The Foreign Service Journal - November 2017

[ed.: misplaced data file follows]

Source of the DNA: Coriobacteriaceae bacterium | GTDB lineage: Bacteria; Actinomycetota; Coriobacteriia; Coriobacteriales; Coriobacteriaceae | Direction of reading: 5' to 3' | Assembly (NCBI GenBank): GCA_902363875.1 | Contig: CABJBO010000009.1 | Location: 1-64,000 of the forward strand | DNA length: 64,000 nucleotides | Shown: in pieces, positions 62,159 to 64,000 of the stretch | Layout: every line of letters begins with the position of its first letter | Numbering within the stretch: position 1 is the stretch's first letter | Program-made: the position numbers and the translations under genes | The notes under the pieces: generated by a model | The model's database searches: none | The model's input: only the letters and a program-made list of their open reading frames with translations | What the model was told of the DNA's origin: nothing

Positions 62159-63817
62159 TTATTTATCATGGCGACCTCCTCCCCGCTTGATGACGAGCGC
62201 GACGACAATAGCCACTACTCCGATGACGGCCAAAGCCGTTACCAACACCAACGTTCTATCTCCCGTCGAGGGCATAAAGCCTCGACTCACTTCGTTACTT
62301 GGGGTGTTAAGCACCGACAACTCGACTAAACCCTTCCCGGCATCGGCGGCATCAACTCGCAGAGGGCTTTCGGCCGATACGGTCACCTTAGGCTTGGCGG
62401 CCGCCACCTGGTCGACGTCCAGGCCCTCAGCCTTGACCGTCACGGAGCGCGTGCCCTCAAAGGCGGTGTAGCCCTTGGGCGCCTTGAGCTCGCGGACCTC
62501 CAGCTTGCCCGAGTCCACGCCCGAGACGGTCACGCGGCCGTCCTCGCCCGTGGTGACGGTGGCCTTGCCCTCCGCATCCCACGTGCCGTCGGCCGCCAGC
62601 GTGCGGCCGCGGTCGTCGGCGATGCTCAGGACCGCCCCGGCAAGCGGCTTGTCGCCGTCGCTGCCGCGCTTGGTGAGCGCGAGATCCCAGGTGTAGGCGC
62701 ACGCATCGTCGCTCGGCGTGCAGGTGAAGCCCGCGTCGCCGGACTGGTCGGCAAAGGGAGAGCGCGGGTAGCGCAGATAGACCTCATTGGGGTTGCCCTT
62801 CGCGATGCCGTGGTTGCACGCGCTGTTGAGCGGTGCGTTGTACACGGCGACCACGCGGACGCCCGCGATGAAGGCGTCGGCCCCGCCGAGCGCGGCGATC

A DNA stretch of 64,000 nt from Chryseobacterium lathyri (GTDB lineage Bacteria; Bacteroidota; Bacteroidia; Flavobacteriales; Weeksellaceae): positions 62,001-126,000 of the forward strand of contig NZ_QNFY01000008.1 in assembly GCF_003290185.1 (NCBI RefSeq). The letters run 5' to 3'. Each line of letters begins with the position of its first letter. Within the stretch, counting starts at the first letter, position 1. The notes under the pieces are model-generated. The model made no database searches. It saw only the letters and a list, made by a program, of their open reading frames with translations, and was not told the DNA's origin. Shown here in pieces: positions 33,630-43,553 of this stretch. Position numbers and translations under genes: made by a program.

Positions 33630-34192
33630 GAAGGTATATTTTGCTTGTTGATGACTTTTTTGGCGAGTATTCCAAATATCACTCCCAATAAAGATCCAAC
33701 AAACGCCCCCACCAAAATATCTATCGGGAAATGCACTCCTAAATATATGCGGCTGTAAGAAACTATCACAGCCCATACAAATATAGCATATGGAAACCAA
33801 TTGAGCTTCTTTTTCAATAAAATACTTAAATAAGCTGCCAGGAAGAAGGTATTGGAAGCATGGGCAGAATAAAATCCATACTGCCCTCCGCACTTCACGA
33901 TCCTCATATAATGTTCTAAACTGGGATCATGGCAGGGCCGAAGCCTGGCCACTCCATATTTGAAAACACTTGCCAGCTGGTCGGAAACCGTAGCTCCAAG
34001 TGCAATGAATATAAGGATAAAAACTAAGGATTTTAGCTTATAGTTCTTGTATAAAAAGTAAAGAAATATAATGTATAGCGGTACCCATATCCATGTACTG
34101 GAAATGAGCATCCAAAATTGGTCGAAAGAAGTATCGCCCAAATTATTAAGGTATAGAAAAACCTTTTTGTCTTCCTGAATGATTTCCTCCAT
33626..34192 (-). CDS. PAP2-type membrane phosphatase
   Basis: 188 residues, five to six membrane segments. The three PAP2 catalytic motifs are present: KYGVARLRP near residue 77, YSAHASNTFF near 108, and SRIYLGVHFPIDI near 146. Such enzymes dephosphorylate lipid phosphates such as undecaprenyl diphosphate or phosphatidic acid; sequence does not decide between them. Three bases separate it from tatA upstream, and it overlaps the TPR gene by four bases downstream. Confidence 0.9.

Beyond NATO: A New Security Architecture for Eastern Europe Michael E. O’Hanlon, Brookings Institution Press, 2017, $14.99/paperback, $9.59/Kindle, 160 pages. In this new book, part of the Brookings Institution’s Marshall Papers Series, Michael O’Hanlon argues that now is the time for Western nations to negotiate a new security architecture for neu- tral countries in Eastern Europe, both to stabilize the region and reduce the risks of war with Russia. He believes NATO expansion has gone far enough. The core concept of this new security architecture would be one of permanent neutrality. The countries in question arc from the continent’s far north to its south: Finland and Sweden; Ukraine, Moldova and Belarus; Georgia, Armenia and Azerbai- jan; and Cyprus, plus Serbia. O’Hanlon recommends that consideration of the new framework begin within NATO, followed by discussions with the neutral countries themselves before formal negotiations with Moscow. Michael O’Hanlon is a senior fellow and research director for the Brookings Institution. The Confusion of Languages Siobhan Fallon, G.P. Putnam’s Sons, 2017, $26/hardcover, $12.99/Kindle, 336 pages. Siobhan Fallon’s debut novel takes place in Amman, Jordan, against the backdrop of the newly developing Arab Spring. The story examines the strange friendship that develops between Cassie and Margaret, both spouses of military officers at the embassy. If you’ve been posted to Amman, you’ll feel a homesick twinge as you read her descriptions of the sites you once wandered. But even if you’ve never been there, you’ll recognize that strange land- scape that is life lived overseas: the confusion, shame and sad- ness that sometimes envelope you as you try to navigate the shores of foreign cultures and strangers-turned-friends. Fallon’s first book, a collection of short stories titled You Know When the Men Are Gone (G. P. Putnam’s Sons, 2012), won the PEN Center USA Literary Award in Fiction, the Indies Choice Honor Award and the Texas Institute of Letters Award for First Fiction. OF RELATED INTEREST American Arabists in the Cold War Middle East, 1946-1975: From Orientalism to Professionalism Teresa Fava Thomas, Anthem Press, 2016, $115/hardcover, 300 pages. This book examines the careers of 53 area experts who worked for the U.S. State Department’s Bureau of Near Eastern Affairs during the Cold War. Popularly known as “Arabists” or Middle East hands, they were very different in back- ground, education and policy outlook from their predecessors, the “Orientalists.” A highly competitive selection process and rigorous training shaped them into a small corps of diplomatic professionals with top-notch linguistic and political reporting skills. Case studies shed light onWashington’s perceptions of Israel and the Arab world, as well as how American leaders came to regard (and often disregard) the advice of their own expert advis- ers. This study focuses on their transformative role inMiddle East diplomacy from the Eisenhower through the Ford administrations. Teresa FavaThomas is a professor of history at Fitchburg State University in Massachusetts. Asia’s Reckoning: China, Japan and the Fate of U.S. Power in the Pacific Century Richard McGregor, Viking, 2017, $28/hardcover, $14.99/Kindle, 416 pages. In Asia’s Reckoning , Richard McGregor sounds the alarm about the dangerous geo- political cracks that are forming in the U.S. security umbrella that has enabled Asia to flourish for more than half a century. In particular, the growing rivalry between China and Japan, fueled by Beijing’s regional ambitions and exacerbated by the Trump administration’s disdain for America’s traditional alliance structures, now threatens to upend the global economy. Journalist Richard McGregor has reported extensively from East Asia and Washington, D.C., and was a 2015 WoodrowWilson International Center fellow. His work has appeared in the Finan- cial Times, International Herald Tribune and Foreign Policy . His 2010 book, The Party , was named the Asia Society’s book of the year and the Asian book of the year by Japan’s Mainichi Shimbun newspaper. 42 NOVEMBER 2017 | THE FOREIGN SERVICE JOURNAL